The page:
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Howard plays down reports of uranium sales to India

Last updated on: May 11, 2006 12:44 IST

Brushing aside a media report that Australia would consider selling uranium to India, Australian Prime Minister John Howard today said there is no intention of changing the policy on selling the radioactive metal to countries which are not signatories to the Nuclear Non-Proliferation Treaty.

An Australian newspaper reported that Canberra would consider selling uranium to India and may change its rules banning such exports to countries that have not signed the NPT.

The issue of uranium supply to India came up during discussions Indian Foreign Secretary Shyam Saran had with an Australian foreign ministry delegation last week in New Delhi, The Australian newspaper said.

Commenting on the report, Howard told ABC Radio that 'the talks do not signal a change in Australia's policy.'

'Our policy is that we don't sell (uranium) to anybody who's not a party to the nuclear Non-Proliferation Treaty and we currently don't have any intention of changing that,' Howard pointed out.

India has not signed the NPT, Howard said, adding the meeting was a follow-up to his visit to India in March. 'But it doesn't indicate or flag a change of policy,' he added.

The Australian Greens and Democrats have seized on reports of a meeting between Australian and Indian officials in New Delhi to discuss nuclear issues, the radio report said.

Greens Senator Christine Milne said if the deal goes ahead, it will open the door for other states that have not signed the agreement to buy Australian uranium.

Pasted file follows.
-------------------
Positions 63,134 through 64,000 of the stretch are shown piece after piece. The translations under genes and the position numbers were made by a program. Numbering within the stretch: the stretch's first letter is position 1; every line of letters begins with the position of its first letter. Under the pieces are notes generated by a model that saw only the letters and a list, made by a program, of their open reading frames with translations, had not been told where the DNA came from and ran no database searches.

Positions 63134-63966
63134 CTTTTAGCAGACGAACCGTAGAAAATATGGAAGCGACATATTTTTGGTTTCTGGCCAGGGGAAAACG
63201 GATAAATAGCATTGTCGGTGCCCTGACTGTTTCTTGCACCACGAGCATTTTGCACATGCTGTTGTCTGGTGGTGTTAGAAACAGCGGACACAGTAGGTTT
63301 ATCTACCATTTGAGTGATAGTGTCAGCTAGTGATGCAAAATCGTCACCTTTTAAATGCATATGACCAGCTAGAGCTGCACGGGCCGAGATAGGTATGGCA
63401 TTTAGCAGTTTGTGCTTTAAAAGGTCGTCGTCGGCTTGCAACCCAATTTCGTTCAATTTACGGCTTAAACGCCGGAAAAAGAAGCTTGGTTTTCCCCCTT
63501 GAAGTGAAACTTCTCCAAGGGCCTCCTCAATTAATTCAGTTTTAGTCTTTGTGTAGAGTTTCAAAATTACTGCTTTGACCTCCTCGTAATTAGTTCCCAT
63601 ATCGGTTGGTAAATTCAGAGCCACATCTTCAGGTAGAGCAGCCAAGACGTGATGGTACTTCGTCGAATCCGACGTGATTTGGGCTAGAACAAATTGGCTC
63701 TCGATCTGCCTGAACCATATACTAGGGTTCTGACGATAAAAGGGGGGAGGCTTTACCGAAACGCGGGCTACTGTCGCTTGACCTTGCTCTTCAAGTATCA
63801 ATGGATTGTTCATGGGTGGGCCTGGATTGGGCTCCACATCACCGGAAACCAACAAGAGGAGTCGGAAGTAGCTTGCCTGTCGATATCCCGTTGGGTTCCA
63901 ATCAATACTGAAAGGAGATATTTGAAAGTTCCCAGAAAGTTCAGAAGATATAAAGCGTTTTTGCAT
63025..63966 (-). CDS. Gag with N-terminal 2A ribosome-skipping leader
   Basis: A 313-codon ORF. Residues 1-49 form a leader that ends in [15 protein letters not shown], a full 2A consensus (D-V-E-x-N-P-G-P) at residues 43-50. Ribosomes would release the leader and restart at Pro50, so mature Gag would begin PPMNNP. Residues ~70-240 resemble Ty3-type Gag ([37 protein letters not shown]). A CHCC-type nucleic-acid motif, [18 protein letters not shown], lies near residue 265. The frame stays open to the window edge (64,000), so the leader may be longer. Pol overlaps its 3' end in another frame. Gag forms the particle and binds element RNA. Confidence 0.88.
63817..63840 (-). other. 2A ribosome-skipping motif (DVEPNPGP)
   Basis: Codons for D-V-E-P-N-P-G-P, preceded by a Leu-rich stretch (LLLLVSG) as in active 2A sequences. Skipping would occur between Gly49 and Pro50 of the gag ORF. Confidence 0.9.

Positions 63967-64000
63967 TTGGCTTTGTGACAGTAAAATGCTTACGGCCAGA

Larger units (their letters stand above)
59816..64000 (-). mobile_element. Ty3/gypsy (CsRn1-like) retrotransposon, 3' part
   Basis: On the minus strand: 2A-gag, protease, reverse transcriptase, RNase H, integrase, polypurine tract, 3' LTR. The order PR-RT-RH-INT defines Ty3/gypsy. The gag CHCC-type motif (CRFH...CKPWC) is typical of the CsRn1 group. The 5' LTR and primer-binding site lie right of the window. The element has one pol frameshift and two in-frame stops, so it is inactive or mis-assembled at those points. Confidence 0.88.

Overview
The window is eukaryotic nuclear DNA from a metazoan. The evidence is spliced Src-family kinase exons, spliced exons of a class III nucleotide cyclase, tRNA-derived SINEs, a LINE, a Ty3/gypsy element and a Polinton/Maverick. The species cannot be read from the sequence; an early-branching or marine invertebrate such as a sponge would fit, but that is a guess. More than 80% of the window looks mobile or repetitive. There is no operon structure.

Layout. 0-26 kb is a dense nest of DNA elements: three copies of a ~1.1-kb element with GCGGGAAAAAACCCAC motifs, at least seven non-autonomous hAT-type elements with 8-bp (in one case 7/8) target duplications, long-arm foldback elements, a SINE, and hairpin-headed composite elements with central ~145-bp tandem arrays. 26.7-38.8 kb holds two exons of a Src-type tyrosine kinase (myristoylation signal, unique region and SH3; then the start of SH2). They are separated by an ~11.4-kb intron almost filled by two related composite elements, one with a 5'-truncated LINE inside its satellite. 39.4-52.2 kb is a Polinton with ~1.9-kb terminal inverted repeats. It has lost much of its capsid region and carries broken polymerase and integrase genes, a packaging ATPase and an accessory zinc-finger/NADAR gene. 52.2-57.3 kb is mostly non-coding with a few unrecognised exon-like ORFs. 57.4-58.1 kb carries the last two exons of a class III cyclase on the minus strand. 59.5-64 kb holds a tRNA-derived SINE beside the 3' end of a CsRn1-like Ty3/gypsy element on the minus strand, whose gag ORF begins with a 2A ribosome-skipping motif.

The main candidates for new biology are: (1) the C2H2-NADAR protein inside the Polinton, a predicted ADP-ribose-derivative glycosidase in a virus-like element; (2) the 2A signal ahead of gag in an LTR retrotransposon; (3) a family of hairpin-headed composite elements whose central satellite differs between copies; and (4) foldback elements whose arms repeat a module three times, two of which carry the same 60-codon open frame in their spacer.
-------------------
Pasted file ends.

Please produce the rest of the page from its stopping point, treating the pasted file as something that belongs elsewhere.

'The choice is quite clear. The Howard government can undermine the Nuclear Non-Proliferation Treaty and go ahead and export uranium to India, or it choose to be a responsible global citizen,' she said.

Earlier, The Australian newspaper said, the issue of uranium supply to India came up for discussion during a meeting Foreign Secretary Saran had with an Australian foreign ministry delegation last week in New Delhi.

The Australian delegation was led by Department of Foreign Affairs and Trade Deputy Secretary David Ritchie, the report said.

It said Australia may agree to change its ban on exporting uranium to countries that have not signed NPT if there was 'suitable reciprocal movement' from India. India is not a signatory to the NPT.

A Department of Foreign Affairs and Trade spokesperson confirmed the meeting, but said details of the discussions were confidential.

However, she said 'there are no current intentions to change Australia's long-standing policy of only selling uranium to countries that are party to the nuclear NPT and with which we have a bilateral safeguards agreement.'

The newspaper, quoting Australian government sources, said Canberra would require guarantees from New Delhi as strong as those provided by China to secure uranium such as agreement to allow inspection of India's nuclear facilities by the International Atomic Energy Agency.

It said the seven-member Australian delegation's visit was decided during the trip Howard made to New Delhi and was officially intended to discuss the India-US nuclear agreement.

However, the newspaper quoted senior diplomatic sources as saying the talks went much further and moved to Australian-Indian nuclear cooperation. 'It was decided the two sides should have discussions at the export level to talk about Indian and Australian nuclear cooperation,' the sources told the newspaper.

Australia holds about a third of the world's uranium reserves.

Natasha Chaku in Melbourne
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